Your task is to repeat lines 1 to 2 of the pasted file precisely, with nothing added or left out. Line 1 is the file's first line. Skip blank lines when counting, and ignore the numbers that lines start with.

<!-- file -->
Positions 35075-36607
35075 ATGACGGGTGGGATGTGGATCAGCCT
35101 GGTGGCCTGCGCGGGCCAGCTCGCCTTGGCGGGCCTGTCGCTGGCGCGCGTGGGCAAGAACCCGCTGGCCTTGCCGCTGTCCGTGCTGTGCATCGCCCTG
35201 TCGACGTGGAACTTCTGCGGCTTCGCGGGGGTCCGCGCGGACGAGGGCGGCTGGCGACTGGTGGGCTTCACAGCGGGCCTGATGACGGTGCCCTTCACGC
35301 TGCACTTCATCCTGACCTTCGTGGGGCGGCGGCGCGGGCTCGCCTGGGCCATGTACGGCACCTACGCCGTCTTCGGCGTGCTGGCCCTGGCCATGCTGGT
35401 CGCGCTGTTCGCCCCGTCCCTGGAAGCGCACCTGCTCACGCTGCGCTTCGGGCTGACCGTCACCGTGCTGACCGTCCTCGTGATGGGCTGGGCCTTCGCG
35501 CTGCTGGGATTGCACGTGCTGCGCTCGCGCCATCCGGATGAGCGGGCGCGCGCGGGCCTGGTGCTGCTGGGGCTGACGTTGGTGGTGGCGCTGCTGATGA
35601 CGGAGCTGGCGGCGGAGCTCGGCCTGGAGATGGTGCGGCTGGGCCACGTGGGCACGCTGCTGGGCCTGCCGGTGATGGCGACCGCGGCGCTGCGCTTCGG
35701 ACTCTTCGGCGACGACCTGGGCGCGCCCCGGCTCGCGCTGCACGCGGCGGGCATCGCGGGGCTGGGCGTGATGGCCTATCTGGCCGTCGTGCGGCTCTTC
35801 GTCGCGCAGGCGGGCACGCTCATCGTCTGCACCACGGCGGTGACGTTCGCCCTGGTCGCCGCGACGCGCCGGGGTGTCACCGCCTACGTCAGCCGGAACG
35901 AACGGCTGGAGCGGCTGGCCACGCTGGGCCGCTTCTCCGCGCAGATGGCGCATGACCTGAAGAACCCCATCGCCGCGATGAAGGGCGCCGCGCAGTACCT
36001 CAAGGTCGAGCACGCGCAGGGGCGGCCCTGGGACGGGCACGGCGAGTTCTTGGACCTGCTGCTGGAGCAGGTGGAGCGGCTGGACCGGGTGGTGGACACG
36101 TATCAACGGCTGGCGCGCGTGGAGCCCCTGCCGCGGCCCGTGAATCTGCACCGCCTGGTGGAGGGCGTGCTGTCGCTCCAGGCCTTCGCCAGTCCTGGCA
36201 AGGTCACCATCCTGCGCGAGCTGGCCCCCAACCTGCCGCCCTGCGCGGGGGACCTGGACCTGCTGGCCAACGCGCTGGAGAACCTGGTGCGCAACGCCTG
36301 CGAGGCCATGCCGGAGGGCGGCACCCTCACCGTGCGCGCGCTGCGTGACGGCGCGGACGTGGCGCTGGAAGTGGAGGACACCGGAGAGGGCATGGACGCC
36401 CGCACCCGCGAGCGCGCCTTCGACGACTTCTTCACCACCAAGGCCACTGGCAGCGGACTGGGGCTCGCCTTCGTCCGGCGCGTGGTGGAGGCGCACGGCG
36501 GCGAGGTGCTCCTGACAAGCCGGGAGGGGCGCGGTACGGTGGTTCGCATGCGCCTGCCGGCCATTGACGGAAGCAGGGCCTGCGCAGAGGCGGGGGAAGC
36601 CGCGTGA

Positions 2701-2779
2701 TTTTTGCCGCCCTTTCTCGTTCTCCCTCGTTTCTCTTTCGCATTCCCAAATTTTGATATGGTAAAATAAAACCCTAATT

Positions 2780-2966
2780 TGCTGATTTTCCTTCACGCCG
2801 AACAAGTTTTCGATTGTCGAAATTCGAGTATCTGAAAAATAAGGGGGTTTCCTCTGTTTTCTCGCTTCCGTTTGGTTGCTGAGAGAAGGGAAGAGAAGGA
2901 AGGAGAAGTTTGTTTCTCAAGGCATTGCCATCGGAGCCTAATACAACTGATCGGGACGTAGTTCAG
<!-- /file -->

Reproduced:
Positions 35075-36607
35075 ATGACGGGTGGGATGTGGATCAGCCT